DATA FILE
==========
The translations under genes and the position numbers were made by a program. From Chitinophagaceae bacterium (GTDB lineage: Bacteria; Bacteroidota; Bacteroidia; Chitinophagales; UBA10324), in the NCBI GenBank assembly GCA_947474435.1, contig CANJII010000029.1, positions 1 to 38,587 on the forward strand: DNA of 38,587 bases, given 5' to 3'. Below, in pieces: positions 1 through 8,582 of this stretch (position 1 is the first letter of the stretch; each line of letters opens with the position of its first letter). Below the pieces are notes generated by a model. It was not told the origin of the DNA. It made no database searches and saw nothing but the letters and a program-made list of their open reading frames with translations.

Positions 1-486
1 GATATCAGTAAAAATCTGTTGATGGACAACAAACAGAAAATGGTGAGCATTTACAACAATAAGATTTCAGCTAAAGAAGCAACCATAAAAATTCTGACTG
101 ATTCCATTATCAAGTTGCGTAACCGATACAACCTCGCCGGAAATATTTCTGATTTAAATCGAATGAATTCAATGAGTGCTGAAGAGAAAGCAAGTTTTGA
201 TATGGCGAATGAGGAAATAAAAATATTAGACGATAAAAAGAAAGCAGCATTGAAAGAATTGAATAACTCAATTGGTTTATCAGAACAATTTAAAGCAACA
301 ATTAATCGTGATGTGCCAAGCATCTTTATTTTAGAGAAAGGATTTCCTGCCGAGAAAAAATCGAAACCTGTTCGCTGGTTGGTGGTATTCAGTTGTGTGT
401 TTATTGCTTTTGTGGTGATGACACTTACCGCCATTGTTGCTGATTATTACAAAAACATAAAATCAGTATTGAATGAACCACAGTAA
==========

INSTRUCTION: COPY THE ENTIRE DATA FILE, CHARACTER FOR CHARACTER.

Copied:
The translations under genes and the position numbers were made by a program. From Chitinophagaceae bacterium (GTDB lineage: Bacteria; Bacteroidota; Bacteroidia; Chitinophagales; UBA10324), in the NCBI GenBank assembly GCA_947474435.1, contig CANJII010000029.1, positions 1 to 38,587 on the forward strand: DNA of 38,587 bases, given 5' to 3'. Below, in pieces: positions 1 through 8,582 of this stretch (position 1 is the first letter of the stretch; each line of letters opens with the position of its first letter). Below the pieces are notes generated by a model. It was not told the origin of the DNA. It made no database searches and saw nothing but the letters and a program-made list of their open reading frames with translations.

Positions 1-486
1 GATATCAGTAAAAATCTGTTGATGGACAACAAACAGAAAATGGTGAGCATTTACAACAATAAGATTTCAGCTAAAGAAGCAACCATAAAAATTCTGACTG
101 ATTCCATTATCAAGTTGCGTAACCGATACAACCTCGCCGGAAATATTTCTGATTTAAATCGAATGAATTCAATGAGTGCTGAAGAGAAAGCAAGTTTTGA
201 TATGGCGAATGAGGAAATAAAAATATTAGACGATAAAAAGAAAGCAGCATTGAAAGAATTGAATAACTCAATTGGTTTATCAGAACAATTTAAAGCAACA
301 ATTAATCGTGATGTGCCAAGCATCTTTATTTTAGAGAAAGGATTTCCTGCCGAGAAAAAATCGAAACCTGTTCGCTGGTTGGTGGTATTCAGTTGTGTGT
401 TTATTGCTTTTGTGGTGATGACACTTACCGCCATTGTTGCTGATTATTACAAAAACATAAAATCAGTATTGAATGAACCACAGTAA